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Crime, gender, and conflict always spark an interest - however there is little work that examines criminality and gender at a local level in the Civil War and Interregnum period. This paper is a snippet of one of the chapters from my PhD Thesis. My research has a wider focus on Gender and Criminality, within the East Midlands between 1630 and 1660. This work is crucial to undertake as previous scholarly works have often focused on the military aspects regarding this period leaving criminality during these years an untouched field to explore.  
This paper will focus on the crime of theft for Derbyshire, Lincolnshire, and Nottinghamshire during this time period. Theft crimes are a significant are to study because they link to wider key tensions during the Civil War and Interregnum, specifically the widening economic gap between the rich and poorest in society: as well as issues relating to resources and social factors. Furthermore, it gives an insight into the gendered associations of the criminal underworld: there are previous works that have determined women stole items of little value and were considered less criminally dangerous. However, by comparing both genders and other aspects such as the circumstances/motivations, punishments given along with what was stolen I intend to show this was not always accurate and that other factors had a greater role in theft than gender.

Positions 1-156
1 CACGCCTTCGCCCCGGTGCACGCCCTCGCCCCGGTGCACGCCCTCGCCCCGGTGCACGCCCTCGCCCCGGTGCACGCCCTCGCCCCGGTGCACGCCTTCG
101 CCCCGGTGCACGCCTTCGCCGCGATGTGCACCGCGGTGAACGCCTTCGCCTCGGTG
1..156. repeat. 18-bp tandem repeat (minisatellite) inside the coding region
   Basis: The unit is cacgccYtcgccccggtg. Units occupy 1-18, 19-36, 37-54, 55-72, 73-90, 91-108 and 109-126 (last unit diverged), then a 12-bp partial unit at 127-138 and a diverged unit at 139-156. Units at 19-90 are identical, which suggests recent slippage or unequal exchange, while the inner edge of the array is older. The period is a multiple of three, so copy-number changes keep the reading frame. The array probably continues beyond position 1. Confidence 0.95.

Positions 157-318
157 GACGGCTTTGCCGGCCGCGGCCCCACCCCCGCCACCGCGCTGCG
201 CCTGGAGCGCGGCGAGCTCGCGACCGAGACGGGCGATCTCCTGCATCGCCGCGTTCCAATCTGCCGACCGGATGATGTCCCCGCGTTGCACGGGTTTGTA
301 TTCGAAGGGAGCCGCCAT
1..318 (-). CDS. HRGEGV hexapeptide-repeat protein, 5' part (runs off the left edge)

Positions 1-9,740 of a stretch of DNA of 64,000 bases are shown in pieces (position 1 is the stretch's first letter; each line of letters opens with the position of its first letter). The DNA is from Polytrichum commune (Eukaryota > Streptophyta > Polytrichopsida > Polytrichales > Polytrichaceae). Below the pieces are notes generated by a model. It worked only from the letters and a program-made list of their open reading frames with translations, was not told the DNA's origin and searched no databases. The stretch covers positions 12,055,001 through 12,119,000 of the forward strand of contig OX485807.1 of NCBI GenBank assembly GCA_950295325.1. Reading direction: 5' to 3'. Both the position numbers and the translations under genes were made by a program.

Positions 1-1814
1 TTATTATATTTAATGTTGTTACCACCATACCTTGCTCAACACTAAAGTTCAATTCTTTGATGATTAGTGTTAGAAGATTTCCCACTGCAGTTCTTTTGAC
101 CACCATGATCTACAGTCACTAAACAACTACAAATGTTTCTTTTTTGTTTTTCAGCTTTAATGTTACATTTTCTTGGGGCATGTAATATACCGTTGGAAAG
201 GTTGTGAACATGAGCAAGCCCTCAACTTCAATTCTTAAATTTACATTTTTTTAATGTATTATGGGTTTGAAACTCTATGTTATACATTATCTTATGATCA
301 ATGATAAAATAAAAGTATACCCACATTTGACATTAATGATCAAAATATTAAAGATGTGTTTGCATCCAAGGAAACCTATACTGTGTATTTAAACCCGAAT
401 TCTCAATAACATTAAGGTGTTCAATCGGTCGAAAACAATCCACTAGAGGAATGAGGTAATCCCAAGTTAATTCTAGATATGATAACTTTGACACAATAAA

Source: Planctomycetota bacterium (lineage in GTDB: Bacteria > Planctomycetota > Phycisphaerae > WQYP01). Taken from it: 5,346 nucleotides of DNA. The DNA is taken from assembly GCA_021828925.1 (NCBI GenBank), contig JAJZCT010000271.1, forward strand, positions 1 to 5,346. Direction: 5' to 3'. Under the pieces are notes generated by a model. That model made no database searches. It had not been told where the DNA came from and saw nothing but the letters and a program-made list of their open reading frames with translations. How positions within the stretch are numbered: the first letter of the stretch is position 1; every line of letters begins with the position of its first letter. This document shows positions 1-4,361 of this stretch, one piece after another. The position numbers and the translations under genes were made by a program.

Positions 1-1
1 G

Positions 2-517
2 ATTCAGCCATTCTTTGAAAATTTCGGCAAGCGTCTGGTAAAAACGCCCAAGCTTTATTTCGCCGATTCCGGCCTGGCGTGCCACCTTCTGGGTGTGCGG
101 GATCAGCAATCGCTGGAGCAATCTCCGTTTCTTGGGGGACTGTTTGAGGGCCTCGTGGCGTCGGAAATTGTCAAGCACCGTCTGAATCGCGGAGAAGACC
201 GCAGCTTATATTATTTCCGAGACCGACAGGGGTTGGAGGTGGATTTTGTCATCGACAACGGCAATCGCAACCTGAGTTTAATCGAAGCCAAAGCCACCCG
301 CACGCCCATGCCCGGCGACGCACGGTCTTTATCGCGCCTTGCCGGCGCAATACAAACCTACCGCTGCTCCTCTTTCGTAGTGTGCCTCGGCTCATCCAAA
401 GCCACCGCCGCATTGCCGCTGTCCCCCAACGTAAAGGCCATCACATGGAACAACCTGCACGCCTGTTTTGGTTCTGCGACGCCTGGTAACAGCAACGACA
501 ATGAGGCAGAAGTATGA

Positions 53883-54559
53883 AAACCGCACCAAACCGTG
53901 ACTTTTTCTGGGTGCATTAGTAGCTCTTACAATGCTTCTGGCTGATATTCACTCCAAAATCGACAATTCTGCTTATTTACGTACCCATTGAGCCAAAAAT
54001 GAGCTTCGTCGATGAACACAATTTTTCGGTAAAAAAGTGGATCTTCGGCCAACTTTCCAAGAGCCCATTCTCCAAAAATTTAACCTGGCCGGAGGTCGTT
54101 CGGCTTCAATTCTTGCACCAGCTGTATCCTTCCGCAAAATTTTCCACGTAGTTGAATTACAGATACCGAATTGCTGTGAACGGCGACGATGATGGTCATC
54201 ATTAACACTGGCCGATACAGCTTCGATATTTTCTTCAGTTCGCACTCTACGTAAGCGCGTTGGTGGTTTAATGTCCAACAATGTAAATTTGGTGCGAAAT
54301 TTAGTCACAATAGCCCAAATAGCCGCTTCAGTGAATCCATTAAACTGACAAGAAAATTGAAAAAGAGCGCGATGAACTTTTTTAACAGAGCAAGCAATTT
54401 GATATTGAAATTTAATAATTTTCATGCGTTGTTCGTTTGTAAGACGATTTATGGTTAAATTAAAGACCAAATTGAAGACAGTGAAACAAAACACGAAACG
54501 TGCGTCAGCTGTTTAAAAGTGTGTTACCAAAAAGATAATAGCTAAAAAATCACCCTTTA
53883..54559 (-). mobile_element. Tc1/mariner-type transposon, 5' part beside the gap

To achieve this, this paper examines: Who stole (gender and occupation)? What was stolen? Where was it stolen? When was it stolen? And Why? The crime data analysed comes from the Quarter Sessions which were essentially a local court around the counties that dealt with minor felonies – those which did not require punishment by death. The figures throughout this paper only represent the cases that made it to this court, it is indicative of but does not represent true crime numbers. The use of statistical analysis alongside case studies provides a dynamic insight into theft, gender and the motivations of the criminal underbelly during the seventeenth century contemporary context of conflict and war for the East Midlands.


I am currently a Level2 PhD student at Nottingham Trent University, my research focuses on Crime and Gender during the Civil War and Interregnum for the East Midlands region. 

This interest of the criminal underworld, naughtiness and challenging the norms, particularly in such a turbulent time as the Early Modern period, developed throughout my BA dissertation focusing on self-representation of female martyrs in the sixteenth century and my MA dissertation on ‘Devilish Deviants or Virtuous Victims’: Female Criminality in the seventeenth century. 

I am secretary to the Loughborough Archaeological and Historical Society, which includes volunteering at the Old Rectory Museum. I am also an Associate Lecturer at the University of Lincoln.  

All welcome- this seminar is free to attend but booking in advance is required.